Where: Chima Steakhouse, 1901 John F Kennedy Boulevard

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14

Fogo de Chao

Meat, meat and more meat! Take a meat-heavy journey through Brazil at Fogo de Chao, where a salad bar with Brazilian side dishes is just the beginning of a massive spread that includes an unlimited amount of lamb, beef and other sections of meat cooked and spiced in a variety of ways. Servers bring dishes until diners say stop, so be prepared to be very, very full.

Where: Fogo de Chao, 1337 Chestnut Street

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15

Abyssinia

— Photo by Visit Philadelphia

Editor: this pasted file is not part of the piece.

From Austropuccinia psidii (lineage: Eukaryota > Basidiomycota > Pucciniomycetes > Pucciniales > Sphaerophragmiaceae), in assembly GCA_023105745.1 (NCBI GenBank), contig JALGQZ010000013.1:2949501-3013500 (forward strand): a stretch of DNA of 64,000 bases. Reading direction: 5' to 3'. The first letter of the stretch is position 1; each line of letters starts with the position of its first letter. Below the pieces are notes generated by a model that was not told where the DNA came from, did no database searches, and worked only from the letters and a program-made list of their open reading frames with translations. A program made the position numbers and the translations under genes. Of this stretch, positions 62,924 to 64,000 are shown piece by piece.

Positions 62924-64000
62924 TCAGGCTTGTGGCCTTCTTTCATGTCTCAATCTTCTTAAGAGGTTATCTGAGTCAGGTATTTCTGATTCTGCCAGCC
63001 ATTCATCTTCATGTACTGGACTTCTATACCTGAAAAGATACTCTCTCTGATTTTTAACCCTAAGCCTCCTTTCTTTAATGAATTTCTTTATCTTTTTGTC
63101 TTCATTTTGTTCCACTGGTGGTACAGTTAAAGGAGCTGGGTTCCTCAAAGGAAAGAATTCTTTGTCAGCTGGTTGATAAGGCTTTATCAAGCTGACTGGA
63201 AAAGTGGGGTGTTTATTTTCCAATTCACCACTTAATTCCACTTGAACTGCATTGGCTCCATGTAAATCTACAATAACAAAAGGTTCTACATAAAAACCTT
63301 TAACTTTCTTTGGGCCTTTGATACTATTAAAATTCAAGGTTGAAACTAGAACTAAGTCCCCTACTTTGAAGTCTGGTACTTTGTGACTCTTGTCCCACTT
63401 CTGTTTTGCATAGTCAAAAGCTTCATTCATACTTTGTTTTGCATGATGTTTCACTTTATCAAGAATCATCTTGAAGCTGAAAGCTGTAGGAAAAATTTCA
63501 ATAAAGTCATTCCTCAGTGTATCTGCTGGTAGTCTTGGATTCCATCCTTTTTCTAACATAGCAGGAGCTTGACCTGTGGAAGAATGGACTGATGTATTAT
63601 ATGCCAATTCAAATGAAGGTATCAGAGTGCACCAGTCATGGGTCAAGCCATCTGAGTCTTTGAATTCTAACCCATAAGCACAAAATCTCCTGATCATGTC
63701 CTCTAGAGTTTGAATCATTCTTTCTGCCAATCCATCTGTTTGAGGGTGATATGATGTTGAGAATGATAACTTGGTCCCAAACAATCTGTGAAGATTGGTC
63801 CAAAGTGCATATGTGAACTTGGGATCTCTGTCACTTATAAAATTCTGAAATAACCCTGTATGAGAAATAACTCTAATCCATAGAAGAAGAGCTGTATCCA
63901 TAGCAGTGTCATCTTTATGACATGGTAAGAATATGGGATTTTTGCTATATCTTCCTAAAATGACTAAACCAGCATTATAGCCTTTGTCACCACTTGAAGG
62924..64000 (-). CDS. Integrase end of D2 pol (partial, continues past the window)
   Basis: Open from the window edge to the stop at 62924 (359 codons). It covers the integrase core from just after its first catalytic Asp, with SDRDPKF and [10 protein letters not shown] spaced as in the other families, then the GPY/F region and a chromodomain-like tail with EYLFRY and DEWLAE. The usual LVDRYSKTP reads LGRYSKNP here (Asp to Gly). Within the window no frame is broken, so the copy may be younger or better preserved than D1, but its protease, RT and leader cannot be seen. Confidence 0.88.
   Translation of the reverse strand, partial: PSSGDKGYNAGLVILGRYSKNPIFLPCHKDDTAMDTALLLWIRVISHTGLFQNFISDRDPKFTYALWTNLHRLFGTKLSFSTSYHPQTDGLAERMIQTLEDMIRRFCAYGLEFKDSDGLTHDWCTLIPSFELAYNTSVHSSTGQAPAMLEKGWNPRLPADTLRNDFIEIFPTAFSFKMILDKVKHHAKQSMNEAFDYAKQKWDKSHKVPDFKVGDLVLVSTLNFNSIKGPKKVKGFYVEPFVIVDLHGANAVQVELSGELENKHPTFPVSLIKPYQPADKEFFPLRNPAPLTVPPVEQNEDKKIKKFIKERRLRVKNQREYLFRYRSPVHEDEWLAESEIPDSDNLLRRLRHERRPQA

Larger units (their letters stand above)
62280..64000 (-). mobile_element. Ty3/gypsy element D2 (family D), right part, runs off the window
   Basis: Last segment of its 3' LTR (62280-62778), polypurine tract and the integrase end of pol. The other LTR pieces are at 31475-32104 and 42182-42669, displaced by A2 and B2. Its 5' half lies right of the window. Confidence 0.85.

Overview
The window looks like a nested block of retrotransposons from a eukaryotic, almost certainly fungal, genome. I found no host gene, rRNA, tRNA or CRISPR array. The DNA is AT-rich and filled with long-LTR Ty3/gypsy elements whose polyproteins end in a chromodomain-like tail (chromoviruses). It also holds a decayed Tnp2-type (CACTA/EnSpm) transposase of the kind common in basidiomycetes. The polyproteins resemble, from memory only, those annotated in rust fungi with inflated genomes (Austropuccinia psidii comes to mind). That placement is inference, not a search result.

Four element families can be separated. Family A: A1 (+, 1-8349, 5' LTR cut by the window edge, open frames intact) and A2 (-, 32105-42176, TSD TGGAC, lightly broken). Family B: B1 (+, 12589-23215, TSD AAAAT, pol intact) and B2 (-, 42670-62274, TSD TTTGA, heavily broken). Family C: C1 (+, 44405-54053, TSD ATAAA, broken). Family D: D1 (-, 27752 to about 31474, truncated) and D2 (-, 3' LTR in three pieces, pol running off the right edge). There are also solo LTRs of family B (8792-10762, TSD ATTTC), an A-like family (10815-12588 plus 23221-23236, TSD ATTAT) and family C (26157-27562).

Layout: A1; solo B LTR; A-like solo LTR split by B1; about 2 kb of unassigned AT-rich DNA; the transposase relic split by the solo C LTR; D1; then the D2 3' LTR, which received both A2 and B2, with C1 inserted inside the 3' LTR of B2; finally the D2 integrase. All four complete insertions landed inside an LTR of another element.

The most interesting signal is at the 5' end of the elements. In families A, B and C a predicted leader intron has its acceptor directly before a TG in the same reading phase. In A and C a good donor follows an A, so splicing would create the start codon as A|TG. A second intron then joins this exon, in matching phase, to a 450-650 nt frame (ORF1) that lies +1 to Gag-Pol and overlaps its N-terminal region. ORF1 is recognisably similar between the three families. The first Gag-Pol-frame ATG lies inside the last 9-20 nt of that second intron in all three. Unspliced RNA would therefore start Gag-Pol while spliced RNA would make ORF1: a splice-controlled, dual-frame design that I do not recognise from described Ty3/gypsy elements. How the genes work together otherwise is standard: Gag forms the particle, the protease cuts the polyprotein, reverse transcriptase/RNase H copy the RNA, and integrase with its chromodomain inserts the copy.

Diners dig in with their hands and eat flavorful dishes from shared bowls at Abyssinia, and that family-style vibe can be felt throughout the Ethiopian restaurant. The downstairs dining room and upstairs bar, Fiume, are casual and welcoming while offering rich, spicy foods and top-notch cocktails.

Where: Abyssinia Restaurant, 229 S. 45th Street

Fez Moroccan Restaurant & Hookah Lounge
Dahlak
Jong Ka Jib
Hippot Shabu Shabu
Perla
Marrakesh
Era Bar and Restaurant
Saté Kampar
Kabul Afghan Cuisine
Anastasi Seafood
Gyu-Kaku Japanese BBQ
Picanha Brazilian Steakhouse
Chima Brazilian Steakhouse
Fogo de Chao
Abyssinia